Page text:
Matters for policy contemplation – Forensic Accounting, Tax Fraud and Tax Evasion

The forensic accountants' role in banking sector

Governments earn money from a variety of sources, including taxes, all around the world. As a result, if eligible taxpayers adhere to tax policies in a major way, the revenue of the respective government will increase. This conformity will aid in the proper implementation of a nation’s constitutional commitments to its inhabitants as well as the preservation of its sovereignty.

As a result, the government’s fiscal policies should be strengthened to ensure that any leakages in tax revenue creation are reduced. Despite the government’s economic policies aimed at making the tax system more efficient and effective, tax fraud and evasion appear to be severe problems. Individual and corporate tax avoidance has long been a source of worry for the government and policymakers.

Tax fraud, evasion, and non-compliance have become alarmingly common in most developing countries, and these are the most serious issues confronting Ghana’s tax administration. Tax evasion, avoidance, and non-compliance by people and businesses are all examples of tax fraud.

Fraud is the intentional concealment, falsification, or omission of material facts with the intent of tricking another into acting on it to be defrauded. Every act of fraud is a breach of trust. The ability of people or businesses to escape tax by false representation, fraudulent tactics, or concealment of tax material facts to deceive the government and decrease tax liabilities and payments is the essence of tax fraud. A taxpayer accused of tax fraud or tax evasion has engaged in fraudulent behaviour that violates the law.

The growing complexity of tax fraud necessitates immediate attention and the use of a forensic accountant to investigate and prosecute tax evaders and other fraudulent acts. As a result, using forensic accounting techniques to reduce this threat and instil tax compliance in individuals or businesses by complying with actual tax assessment and payment is a viable option.

Tax Fraud

Tax fraud is the intentional use of deception and tactics to reduce or avoid paying taxes by falsifying tax filings or evading taxes. It is a deliberate act committed by a taxpayer to dodge tax payment. Tax fraud is an intentional misrepresentation by a taxpayer that causes the government harm (tax loss).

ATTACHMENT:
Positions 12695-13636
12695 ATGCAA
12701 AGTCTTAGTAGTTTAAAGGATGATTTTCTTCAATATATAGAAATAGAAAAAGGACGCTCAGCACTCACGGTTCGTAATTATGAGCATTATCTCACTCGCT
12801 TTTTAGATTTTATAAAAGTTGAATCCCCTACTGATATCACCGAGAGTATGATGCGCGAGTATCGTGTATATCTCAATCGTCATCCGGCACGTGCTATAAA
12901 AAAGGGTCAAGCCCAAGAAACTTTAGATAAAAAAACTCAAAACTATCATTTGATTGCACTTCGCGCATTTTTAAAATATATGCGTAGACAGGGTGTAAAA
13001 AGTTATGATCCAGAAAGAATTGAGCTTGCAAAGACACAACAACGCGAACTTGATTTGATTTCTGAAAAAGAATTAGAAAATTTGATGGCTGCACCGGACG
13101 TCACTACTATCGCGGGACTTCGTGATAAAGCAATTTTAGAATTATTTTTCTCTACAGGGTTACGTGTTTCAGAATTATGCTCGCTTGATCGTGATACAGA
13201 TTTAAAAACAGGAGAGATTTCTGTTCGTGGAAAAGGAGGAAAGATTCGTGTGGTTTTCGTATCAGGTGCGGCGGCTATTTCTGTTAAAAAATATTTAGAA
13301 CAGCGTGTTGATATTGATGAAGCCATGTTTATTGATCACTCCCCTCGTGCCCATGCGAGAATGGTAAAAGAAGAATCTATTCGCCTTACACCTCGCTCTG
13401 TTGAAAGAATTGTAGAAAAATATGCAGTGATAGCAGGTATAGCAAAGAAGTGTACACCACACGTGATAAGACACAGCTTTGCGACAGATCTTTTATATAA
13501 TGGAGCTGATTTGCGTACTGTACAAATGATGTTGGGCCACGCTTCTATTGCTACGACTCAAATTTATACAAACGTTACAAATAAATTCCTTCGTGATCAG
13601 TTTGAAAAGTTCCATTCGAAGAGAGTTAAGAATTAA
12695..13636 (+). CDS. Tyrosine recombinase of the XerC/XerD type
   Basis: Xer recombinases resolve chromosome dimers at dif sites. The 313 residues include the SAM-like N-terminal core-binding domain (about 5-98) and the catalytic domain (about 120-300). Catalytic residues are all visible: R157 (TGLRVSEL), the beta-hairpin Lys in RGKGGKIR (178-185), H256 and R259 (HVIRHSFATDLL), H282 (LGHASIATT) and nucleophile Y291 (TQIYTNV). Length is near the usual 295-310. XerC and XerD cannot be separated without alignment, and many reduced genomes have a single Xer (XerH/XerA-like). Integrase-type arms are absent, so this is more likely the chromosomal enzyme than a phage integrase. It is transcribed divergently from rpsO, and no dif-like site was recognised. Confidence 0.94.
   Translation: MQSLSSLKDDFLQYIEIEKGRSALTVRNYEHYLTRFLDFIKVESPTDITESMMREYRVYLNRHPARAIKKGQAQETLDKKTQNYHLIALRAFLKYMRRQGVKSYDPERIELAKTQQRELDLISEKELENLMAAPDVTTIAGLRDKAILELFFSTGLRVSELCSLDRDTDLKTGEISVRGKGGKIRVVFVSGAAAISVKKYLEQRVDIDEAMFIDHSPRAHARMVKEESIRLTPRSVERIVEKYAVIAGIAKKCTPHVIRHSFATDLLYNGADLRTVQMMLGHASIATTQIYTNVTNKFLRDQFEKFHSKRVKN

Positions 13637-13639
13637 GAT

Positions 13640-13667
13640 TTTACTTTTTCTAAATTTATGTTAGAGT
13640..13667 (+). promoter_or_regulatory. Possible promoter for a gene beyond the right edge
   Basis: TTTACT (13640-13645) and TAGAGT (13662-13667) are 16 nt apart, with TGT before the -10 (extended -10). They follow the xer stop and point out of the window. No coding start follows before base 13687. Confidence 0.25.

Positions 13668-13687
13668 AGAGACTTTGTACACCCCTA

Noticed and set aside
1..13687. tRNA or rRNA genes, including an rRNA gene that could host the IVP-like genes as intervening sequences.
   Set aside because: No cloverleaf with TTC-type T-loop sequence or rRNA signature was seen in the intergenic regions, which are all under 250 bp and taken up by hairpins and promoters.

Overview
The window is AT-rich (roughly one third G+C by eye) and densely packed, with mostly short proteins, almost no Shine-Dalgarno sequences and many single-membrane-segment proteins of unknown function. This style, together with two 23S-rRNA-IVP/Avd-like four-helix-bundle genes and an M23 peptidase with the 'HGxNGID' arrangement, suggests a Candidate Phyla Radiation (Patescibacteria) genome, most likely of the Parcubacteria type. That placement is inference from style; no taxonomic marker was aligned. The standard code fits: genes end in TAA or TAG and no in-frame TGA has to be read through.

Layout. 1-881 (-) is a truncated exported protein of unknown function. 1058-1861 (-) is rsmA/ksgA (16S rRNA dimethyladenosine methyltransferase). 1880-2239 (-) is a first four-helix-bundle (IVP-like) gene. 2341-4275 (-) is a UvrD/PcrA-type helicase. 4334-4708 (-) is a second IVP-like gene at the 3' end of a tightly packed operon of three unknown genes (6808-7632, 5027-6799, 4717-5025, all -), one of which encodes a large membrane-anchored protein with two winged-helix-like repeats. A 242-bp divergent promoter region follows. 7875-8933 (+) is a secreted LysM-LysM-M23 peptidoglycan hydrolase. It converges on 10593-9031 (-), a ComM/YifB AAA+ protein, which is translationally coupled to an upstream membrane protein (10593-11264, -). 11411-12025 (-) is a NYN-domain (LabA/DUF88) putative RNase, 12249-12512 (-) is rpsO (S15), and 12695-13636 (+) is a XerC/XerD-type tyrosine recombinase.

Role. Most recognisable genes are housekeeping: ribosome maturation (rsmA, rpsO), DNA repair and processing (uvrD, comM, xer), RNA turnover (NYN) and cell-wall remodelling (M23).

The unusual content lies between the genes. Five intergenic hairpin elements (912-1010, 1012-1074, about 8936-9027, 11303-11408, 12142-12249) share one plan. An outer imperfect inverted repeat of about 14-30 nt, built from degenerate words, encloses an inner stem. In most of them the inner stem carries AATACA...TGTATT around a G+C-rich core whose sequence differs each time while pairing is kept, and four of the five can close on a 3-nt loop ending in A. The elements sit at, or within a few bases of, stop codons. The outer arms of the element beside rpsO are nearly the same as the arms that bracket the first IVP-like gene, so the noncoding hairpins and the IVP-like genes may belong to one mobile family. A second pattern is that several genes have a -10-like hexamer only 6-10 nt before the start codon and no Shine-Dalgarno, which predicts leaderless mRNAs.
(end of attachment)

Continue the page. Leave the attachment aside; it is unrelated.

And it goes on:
It entails both underpayments of taxes and intent to defraud. This can be done against the government and tax authorities in the country who collect taxes. Tax evasion has both a national and international scope. The internal dimension takes the form of tax evasion, which is exacerbated by the presence of a large informal economy.

The international dimension refers to profit shifting and offshore financial asset holdings by businesses, corporations, and high-net-worth individuals. Many businesses and individuals use creative accounting tactics to avoid paying taxes by falsifying accounting records, financial facts, and accounting numbers. Ghana’s tax system is based on voluntary taxation, in which people file tax returns when they are required for tax assessment and payment. While some people follow the rules and pay their taxes, others are dishonest and do not pay taxes or pay them enough. Tax fraud, or techniques to cheat the tax authority and the government, is an intentional and wilful act of underpaying taxes.

Tax fraud can be avoided by:

  1. Having good internal control over tax revenue collection. 2. Taxpayers should be properly monitored. 3. Prohibit any collaboration between tax officers and taxpayers. 4. Instilling a fear of punishment as a deterrent. 5. Reducing the opportunity for tax officers to defraud taxpayers. 6. Providing tax officers with current working equipment, as well as proper training and skill transfer on new forensic technologies. 7. Tax fraud auditing on a proactive basis. 8. Establishing a culture of honesty, transparency, and fairness in the tax system and the administration of tax proceeds.

It is less expensive and more effective to avoid tax fraud than it is to investigate and detect it. Tax fraud prevention is preferable since the chances of recovering the entire amount involved in a fraud case are minimal, and investigating fraudulent actions takes time and money. As a result, having the proper apparatus in place to avoid tax fraud will save time, money, and a great deal of work that would otherwise be spent tracking down fraud perpetrators and recovering payments. Understanding and identifying the elements that contribute to fraudulent actions and unethical behaviour is critical. This will demonstrate the fundamental purpose for committing fraud as well as who the fraudsters are.